Conceiving the Idea of Non-engine Rotor System Plane
A gyroplane flies by using a rotor wing similar to a helicopter and a propeller typical of a light airplane, providing certain characteristics of both aircraft types. Unlike a helicopter, a gyroplane’s rotor system is not driven by the engine, which only powers the propeller for forward thrust. Air forced through the rotor blades by the forward movement of the aircraft causes the rotor to turn in autorotation and thereby provide lift. Since the gyroplane in flight is always in autorotation, it is inherently safer, simpler and quieter than a helicopter.
Autorotative flight was conceived in 1919 by the Spanish aviator and airplane designer, Juan de la Cierva, as a means of achieving slow flight without the risk of stalling the aircraft. Cierva flew his first autogiro (gyroplane) in the early twenties and continued to develop increasingly sophisticated gyroplanes over the following fifteen years. Under license from Cierva in the 1920’s and 1930’s, the Pitcairn & Kellett companies made further innovations leading to gyroplanes capable of vertical takeoff and landing.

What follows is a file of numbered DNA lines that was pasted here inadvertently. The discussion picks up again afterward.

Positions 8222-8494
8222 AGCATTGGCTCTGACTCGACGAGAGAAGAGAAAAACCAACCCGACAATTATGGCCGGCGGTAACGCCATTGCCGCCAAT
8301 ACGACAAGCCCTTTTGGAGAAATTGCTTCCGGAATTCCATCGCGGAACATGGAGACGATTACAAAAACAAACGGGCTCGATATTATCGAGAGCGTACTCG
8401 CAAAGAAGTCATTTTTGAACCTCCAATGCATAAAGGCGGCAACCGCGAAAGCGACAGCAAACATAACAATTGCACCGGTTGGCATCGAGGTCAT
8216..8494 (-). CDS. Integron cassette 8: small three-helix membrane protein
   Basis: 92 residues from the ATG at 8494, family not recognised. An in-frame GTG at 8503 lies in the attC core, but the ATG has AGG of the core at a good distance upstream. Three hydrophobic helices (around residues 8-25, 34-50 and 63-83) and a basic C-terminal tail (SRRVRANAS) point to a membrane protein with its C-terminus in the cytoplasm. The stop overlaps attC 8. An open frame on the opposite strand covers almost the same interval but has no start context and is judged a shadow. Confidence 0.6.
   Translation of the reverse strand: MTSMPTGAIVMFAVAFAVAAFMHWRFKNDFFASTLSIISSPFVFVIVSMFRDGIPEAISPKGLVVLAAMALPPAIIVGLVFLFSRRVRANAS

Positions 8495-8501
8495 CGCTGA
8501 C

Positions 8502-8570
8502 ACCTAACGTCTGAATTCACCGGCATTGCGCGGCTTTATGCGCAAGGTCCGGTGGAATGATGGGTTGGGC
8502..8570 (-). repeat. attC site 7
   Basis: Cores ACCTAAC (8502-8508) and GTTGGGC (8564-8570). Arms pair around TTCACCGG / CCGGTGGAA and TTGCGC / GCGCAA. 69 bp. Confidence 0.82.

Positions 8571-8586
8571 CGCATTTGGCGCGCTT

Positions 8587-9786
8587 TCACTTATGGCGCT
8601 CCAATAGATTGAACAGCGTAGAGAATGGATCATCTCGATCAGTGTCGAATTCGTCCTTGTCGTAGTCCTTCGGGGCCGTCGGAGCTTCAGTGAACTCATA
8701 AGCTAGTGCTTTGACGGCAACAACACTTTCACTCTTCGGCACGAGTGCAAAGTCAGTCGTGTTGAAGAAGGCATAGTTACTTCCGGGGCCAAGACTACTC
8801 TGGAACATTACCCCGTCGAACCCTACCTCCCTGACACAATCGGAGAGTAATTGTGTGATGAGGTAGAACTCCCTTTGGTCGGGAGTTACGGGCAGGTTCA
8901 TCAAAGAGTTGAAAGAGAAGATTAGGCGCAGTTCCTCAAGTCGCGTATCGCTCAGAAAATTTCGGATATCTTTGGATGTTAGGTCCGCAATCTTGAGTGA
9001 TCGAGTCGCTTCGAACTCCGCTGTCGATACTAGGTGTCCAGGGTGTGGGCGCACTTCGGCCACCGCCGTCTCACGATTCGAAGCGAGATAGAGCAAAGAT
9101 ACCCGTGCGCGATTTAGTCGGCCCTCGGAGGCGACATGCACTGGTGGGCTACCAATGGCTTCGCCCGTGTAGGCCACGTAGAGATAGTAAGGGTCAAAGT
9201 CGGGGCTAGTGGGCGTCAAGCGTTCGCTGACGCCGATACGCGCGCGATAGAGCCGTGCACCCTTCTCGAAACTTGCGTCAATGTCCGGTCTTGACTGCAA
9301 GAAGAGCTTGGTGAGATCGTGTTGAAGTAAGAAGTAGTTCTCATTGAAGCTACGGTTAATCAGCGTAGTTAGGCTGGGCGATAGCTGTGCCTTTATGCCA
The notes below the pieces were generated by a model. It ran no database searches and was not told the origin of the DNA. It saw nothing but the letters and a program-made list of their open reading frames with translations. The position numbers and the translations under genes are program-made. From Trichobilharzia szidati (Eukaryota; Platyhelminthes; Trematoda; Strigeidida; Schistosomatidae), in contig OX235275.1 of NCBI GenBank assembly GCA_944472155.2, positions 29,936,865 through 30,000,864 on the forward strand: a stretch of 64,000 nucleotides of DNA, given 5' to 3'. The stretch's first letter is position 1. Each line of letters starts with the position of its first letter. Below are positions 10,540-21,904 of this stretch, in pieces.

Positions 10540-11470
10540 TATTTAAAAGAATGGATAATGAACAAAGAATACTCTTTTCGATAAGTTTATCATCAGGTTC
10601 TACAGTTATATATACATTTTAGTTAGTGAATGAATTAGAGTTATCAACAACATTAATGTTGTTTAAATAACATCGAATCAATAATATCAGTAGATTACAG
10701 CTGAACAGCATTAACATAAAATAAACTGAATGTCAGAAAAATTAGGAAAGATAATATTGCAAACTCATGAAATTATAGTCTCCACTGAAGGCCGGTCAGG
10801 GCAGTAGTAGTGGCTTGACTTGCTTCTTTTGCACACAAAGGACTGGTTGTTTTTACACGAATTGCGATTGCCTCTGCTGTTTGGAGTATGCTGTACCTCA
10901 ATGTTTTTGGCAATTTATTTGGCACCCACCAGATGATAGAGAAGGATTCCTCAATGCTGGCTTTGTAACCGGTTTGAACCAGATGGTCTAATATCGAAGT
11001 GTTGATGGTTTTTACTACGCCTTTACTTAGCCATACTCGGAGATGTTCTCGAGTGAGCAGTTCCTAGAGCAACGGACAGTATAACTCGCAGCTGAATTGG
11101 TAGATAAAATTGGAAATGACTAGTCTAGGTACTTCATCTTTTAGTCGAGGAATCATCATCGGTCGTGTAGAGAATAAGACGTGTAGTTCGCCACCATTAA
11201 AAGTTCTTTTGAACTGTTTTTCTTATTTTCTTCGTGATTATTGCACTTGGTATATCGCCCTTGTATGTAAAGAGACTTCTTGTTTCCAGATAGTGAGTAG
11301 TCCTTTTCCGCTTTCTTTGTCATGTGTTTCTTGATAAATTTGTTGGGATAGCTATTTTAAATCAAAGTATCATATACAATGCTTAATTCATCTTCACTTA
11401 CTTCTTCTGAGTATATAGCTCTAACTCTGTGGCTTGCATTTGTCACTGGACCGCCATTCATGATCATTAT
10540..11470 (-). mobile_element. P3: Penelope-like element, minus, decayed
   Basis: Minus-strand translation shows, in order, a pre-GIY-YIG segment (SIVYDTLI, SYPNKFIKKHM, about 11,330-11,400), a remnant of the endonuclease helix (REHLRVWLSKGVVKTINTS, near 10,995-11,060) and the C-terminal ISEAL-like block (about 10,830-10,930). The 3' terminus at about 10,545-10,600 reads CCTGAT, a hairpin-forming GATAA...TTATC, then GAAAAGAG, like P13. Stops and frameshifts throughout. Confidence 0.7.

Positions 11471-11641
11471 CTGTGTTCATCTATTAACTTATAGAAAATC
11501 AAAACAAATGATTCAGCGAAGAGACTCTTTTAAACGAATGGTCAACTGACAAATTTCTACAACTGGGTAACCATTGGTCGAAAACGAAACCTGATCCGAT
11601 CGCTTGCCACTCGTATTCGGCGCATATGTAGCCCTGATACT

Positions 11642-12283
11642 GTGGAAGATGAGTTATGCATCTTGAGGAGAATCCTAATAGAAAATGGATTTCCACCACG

The gyroplane concept demonstrated itself as a proven technology in the 1930’s and 1940’s when the U.S. Post Office used these aircraft for nearly ten years for mail delivery from the roofs of post offices. In the run up to WWII, however, the helicopter with its ability to hover appeared to the government and military to be the next logical step in the evolution of rotorcraft. With the economy in depression, investment was directed to the helicopter and further development of the gyroplane was curtailed.
The complexity of the helicopter both to design and to operate meant that its promise was not fully realized until the Vietnam War, when the versatility of vertical flight proved very valuable. For widespread civilian use, however, the helicopter is difficult to fly and has become too expensive, providing an opportunity for the much less complex and much more manageable gyroplane to reemerge.